From inside the Jolie Ville International Congress Centre in Sharm El Sheikh, optimism and the sound of a brighter more prosperous future for Egypt’s Economy emanates loud enough to drown out the rumbling of military apache’s flying overhead.
“Your Royal Highnesses, Excellencies, Distinguished Guests, Ladies & Gentleman” a new era for Egypt has arrived and the Egypt Economic Development Conference 2015 was the vessel that carried this message to the people of Egypt and the rest of the world. Over 1,700 investors, government officials, business men, media and consultancy experts joined to reinstate that our country is moving beyond our years of revolutionary upheaval towards restoring fiscal stability by driving growth and attracting investment.
From the main stage of the plenary hall to the buzzing sectoral sessions and knowledge sharing ‘brain dates’ taking place in bilateral meeting rooms, there was an all-pervasive buoyant aura permeating the walls of the conference, with hope that Egypt is shedding its skin of the past and taking measures that prepare and connect it to the modern world.
Here are the most important highlights from #EEDC (in our opinion):
The opening ceremony started on time! That, in itself, was the first success of the conference. At precisely 4:00pm president Abdul Fattah El Sisi took to the stage, followed by a relay of royal heirs, princes and heads of state passing along the baton to each other. By 6:30pm Egypt had collected a whopping USD $12 billion in donations from our richer GCC “friends”. The organisers should have removed the inaccurate digital population counter fixed on the top of the CAPMAS building on Salah Salem and placed it on the backdrop of the stage to count the $$ flowing in and eliminate discrepancies in the total amount: USD$38.2 billion in investments over the 3 day conference, signed and are ready for implementation, is the number we were able to confirm.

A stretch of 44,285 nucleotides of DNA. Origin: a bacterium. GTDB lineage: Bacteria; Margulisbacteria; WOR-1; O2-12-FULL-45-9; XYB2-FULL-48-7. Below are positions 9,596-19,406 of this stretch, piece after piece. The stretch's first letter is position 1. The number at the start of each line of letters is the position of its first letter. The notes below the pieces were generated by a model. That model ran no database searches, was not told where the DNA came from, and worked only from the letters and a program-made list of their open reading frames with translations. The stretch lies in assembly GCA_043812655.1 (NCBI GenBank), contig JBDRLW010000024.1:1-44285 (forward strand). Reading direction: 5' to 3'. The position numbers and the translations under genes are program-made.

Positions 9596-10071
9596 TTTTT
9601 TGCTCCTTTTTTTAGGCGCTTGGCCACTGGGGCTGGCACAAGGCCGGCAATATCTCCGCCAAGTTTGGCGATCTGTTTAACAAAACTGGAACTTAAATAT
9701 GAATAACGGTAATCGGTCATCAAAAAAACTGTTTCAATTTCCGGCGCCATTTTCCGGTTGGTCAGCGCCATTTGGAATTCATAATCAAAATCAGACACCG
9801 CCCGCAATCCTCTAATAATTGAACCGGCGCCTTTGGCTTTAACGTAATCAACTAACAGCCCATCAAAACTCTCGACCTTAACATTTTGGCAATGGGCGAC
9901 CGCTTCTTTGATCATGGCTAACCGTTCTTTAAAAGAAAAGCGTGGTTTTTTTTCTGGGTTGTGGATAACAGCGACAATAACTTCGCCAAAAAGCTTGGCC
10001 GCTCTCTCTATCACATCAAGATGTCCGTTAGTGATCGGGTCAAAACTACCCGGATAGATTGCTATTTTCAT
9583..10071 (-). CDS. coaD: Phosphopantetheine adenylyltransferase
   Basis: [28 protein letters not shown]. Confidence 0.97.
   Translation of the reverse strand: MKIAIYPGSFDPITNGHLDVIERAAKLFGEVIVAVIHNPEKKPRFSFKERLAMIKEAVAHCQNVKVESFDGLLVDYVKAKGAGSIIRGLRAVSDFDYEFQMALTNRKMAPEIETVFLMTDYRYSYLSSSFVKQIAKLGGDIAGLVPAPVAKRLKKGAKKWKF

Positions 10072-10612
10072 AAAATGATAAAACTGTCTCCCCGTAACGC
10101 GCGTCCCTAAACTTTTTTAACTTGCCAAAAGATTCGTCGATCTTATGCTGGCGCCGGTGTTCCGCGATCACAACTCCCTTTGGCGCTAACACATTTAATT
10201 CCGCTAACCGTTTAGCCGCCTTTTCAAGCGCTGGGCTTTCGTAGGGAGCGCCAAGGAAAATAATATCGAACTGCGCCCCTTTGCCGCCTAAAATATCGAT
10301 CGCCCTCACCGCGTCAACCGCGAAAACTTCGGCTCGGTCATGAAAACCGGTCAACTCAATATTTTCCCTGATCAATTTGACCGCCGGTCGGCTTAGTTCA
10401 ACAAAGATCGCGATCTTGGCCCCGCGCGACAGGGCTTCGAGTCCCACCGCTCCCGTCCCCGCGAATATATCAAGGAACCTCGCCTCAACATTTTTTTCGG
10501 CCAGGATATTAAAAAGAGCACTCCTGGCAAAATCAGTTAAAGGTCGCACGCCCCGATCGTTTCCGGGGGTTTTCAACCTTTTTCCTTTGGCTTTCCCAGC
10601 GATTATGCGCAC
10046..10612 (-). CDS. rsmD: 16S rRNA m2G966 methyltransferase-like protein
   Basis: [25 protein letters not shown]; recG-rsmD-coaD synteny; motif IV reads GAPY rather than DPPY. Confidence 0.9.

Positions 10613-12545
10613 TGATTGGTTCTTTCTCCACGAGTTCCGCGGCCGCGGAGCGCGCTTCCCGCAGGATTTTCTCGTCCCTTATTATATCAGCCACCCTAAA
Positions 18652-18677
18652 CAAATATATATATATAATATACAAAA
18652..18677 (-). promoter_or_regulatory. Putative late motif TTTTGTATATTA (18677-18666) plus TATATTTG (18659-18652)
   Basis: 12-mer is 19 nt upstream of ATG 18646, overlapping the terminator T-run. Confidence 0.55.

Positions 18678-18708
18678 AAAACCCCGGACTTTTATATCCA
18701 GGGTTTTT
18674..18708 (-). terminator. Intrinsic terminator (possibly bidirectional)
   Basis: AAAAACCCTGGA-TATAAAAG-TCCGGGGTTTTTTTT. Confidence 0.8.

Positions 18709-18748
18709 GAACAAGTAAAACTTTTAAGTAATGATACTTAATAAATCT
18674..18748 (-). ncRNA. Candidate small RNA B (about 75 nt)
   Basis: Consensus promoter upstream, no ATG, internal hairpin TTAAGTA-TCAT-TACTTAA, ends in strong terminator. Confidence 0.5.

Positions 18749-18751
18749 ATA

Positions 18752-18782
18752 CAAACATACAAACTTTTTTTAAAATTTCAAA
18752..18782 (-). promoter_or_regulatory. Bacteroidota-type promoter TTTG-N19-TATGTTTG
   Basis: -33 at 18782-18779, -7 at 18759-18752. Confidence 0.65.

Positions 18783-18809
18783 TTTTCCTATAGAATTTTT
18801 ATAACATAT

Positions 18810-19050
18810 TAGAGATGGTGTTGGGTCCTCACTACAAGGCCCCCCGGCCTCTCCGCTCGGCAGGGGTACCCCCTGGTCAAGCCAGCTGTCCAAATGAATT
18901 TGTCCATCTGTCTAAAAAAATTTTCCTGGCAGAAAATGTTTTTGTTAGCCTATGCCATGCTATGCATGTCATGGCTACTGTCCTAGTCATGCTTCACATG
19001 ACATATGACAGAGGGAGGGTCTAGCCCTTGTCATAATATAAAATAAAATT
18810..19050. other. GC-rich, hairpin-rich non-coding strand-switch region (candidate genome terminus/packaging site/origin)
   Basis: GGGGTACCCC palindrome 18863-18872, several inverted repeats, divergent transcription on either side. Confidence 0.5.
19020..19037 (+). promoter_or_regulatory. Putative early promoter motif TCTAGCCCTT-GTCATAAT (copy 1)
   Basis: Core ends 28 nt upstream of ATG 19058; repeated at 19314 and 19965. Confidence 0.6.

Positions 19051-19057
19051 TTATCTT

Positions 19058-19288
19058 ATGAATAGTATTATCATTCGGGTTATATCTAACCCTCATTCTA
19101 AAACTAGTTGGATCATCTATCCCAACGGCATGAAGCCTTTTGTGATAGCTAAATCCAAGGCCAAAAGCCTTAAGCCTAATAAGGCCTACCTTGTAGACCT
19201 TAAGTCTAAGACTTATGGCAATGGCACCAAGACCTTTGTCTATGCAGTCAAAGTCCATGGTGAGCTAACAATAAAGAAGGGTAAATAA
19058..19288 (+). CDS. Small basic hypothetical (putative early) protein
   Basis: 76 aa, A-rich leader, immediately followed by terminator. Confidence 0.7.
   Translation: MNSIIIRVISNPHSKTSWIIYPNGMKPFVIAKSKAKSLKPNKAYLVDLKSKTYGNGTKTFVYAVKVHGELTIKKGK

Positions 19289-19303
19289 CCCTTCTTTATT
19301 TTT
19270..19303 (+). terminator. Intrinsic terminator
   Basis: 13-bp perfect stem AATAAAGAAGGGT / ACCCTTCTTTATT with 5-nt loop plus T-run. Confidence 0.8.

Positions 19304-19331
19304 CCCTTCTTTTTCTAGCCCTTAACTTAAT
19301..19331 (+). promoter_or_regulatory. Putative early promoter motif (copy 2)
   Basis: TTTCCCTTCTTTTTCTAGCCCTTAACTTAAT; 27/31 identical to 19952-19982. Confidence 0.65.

Like many Egyptians, President Abdul Fattah El Sisi knows how to haggle! His tales of negotiating prowess, further confirmed by him at his heartfelt closing speech, claiming that he bargained with General Electric to narrow delivery time of their utilities project from 24 months to just 8 months and banking on “???? ???? ????” to slash their asking price and invest an additional $200 million in a manufacturing and training facility near the Suez Canal.
(no that is not an acronym for the president, it stands for Cairo Capital)
Egyptians have always been a fan of all things “new” and if the stretch from “New Cairo” to “New Giza” is not enough to house our exponentially growing population, the conference revealed the construction of a ‘new’ administrative capital to be built in 5-7 years at a cost of $45 billion confirmed by Mohamed Alabbar of Capital City Partners and Founder & Chairman of Emaar Properties, who also voiced his “emotional attachment” to Egypt. Walking out of the plenary hall after the announcement, it was difficult not to notice the enormous maquette of the yet unnamed new capital located outside in all its glory. The sheer size and attention to detail of this mock-up was enough to bring temporary relief to the many cynics of this announcement, but if the ambitious promise of housing 7 million people and creating 1.5 million new jobs is up kept then the new capital will act as something of a pressure valve for the existing capital’s ever-growing population.